Aiming at MSY should not in itself bring stocks to such low levels that recruitment is seriously affected and even the continued existence of the stock threatened. But we can say for sure that if there is any such effect the fishing effort required to obtain a real maximum sustainable yield – not merely an MSY per recruit, will be less than that required to take MSY if recruitment is not affected by a decrease in the size of the mature stock. The degree to which this shift occurs depends upon many circumstances, and calculations have to take account of the fact that fishing in any case shifts the age-composition of the population towards a higher proportion of immature fishes. But we can be practically certain of the direction of necessary adjustments – the fishing intensity must be less than that required for MSY catches, whatever degree of selectivity is chosen.

Another favoured stock-recruitment relationship was proposed by William Ricker in connection especially with his research on Pacific salmon. In Ricker’s model there can be a peak in recruitment at a finite spawning stock size and larger stocks have fewer recruits; his curve is not necessarily asymptotic. The consequences of exploiting such populations depend on whether the unexploited stock settles at a size greater of smaller than that for maximum recruitment. Nevertheless the ultimate result near the level for MSY per recruit is that the F/M for MSY with recruitment dependent on stock size is less than that for an invariant recruitment.

The assumption of recruitment dependent on spawning stock size introduces a form of density dependence that results in positive feedback in the system, and this is a source of possible instability; a chance reduction of the number of recruits below the norm for the given spawning stock size results in a smaller stock and hence a possibility for an even smaller recruitment. The feedback is stonger the steeper the S-R curve, which creates a clear danger from allowing fishing to reduce the stock too far.

A further consideration, if one is able to control the selectivity of the fishery is to accept that it will be in general beneficial to be less rather than more selective. That way the catch – or, rather, the yield per recruit – would normally be significantly less than it might be from a more selective operation but the costs will be very much less, and the rate of profit higher. As we shall discuss later there would possibly be other benefits from a lighter fishing-‘footprint’ on the stock.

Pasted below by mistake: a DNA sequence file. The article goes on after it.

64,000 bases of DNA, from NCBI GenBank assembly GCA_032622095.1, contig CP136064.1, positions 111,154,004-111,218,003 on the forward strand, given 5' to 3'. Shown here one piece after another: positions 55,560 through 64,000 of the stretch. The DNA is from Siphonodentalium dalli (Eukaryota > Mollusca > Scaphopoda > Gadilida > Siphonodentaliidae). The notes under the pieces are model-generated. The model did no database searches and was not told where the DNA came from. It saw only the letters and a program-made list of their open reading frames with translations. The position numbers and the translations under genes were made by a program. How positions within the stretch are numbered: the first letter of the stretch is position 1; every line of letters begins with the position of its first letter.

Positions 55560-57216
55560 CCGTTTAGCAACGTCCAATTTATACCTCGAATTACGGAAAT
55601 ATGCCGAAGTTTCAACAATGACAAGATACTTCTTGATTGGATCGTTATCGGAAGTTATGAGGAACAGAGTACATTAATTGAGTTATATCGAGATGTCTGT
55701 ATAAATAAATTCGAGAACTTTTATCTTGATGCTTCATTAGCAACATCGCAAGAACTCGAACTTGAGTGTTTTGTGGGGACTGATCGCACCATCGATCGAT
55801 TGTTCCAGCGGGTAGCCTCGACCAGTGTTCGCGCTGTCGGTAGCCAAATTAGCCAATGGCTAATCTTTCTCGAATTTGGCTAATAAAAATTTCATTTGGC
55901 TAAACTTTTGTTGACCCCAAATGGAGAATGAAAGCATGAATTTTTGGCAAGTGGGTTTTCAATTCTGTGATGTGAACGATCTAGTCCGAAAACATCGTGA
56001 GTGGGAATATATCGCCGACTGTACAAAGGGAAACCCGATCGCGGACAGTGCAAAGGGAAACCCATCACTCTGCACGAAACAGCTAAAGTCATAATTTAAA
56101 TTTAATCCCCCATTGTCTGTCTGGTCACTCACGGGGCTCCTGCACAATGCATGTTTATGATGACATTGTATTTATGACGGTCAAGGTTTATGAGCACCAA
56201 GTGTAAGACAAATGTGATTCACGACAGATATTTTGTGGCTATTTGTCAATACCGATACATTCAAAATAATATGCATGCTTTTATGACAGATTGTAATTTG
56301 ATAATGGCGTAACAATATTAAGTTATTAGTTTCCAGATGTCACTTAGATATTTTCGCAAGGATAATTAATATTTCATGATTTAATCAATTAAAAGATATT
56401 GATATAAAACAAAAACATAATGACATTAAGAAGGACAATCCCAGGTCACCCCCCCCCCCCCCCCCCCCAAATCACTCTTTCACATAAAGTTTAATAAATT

The simple model for sustainable yield-per-recruit from which the tables I have used to select examples are derived can be combined with with the chosen stock-recruitment function to provide a more complex model of what Beverton and I called a self-regenerating system  A few years later John Shepherd derived a more flexible stock-recruitment function and also showed how the algebraic expression for a self-regenerating model incorporating it could be solved; without that rather tedious iterative calculations are needed.

Another problem we face in deciding what would be an optimal fishing intensity below any MSYL threshold, regardless of any changes in recruitment as a stock is reduced, is – recognizing the examples of how the cost of catching can be substantially reduced by forfeiting a little of the maximum sustainable catch – to determine just how far it could be reduced in certain circumstances in order to maximise the gross profit, that is the difference between the market value of the catch and the cost of catching it. There are of course many complications in that, two of the most important probably being the elasticity of supply and of demand – how much will the price change with changes in the quantity for sale – and the discount rate, which attributes lower market value to future catches and stocks than to current ones. Nevertheless, in looking at sustainable economic yields and MSEYs it will normally be the case that the curves of those against fishing effort will, like the physical yield-per-recruit curves, usually be rather flat-topped. This means that if a little total profit is forfeited then one could expect to be able to increase the rate of profit. In an important paper by John Gulland published in 1968, and a later one by Gulland and Luit Boerema in 1973 entitled ‘Scientific advice on catch levels’, a metric was offered that would place F/M a computable but nevertheless arbitrary amount below that for MSYL in general, which has since been used rather frequently in fisheries management. This idea, based on the notion of the marginal yield per recruit, was then elaborated by noting that an approximation to MSEY would be obtained when the value of F/M is set such that the marginal yield – expressed as monetary value –  is equal to the marginal cost of a unit of effort.